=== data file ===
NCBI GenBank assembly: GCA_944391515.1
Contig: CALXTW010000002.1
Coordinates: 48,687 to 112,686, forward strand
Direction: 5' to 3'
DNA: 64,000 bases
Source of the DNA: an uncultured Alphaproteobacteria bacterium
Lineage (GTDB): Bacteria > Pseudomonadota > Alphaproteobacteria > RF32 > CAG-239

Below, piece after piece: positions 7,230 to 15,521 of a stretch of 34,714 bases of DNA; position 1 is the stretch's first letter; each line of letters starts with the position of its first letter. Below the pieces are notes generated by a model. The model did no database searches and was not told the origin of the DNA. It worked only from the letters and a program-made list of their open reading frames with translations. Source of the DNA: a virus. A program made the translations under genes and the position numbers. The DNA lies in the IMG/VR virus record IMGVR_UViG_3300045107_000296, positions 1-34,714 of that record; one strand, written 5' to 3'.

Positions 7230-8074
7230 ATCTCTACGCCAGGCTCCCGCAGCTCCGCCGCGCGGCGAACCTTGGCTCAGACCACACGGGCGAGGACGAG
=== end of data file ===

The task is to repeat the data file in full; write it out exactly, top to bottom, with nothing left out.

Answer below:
NCBI GenBank assembly: GCA_944391515.1
Contig: CALXTW010000002.1
Coordinates: 48,687 to 112,686, forward strand
Direction: 5' to 3'
DNA: 64,000 bases
Source of the DNA: an uncultured Alphaproteobacteria bacterium
Lineage (GTDB): Bacteria > Pseudomonadota > Alphaproteobacteria > RF32 > CAG-239

Below, piece after piece: positions 7,230 to 15,521 of a stretch of 34,714 bases of DNA; position 1 is the stretch's first letter; each line of letters starts with the position of its first letter. Below the pieces are notes generated by a model. The model did no database searches and was not told the origin of the DNA. It worked only from the letters and a program-made list of their open reading frames with translations. Source of the DNA: a virus. A program made the translations under genes and the position numbers. The DNA lies in the IMG/VR virus record IMGVR_UViG_3300045107_000296, positions 1-34,714 of that record; one strand, written 5' to 3'.

Positions 7230-8074
7230 ATCTCTACGCCAGGCTCCCGCAGCTCCGCCGCGCGGCGAACCTTGGCTCAGACCACACGGGCGAGGACGAG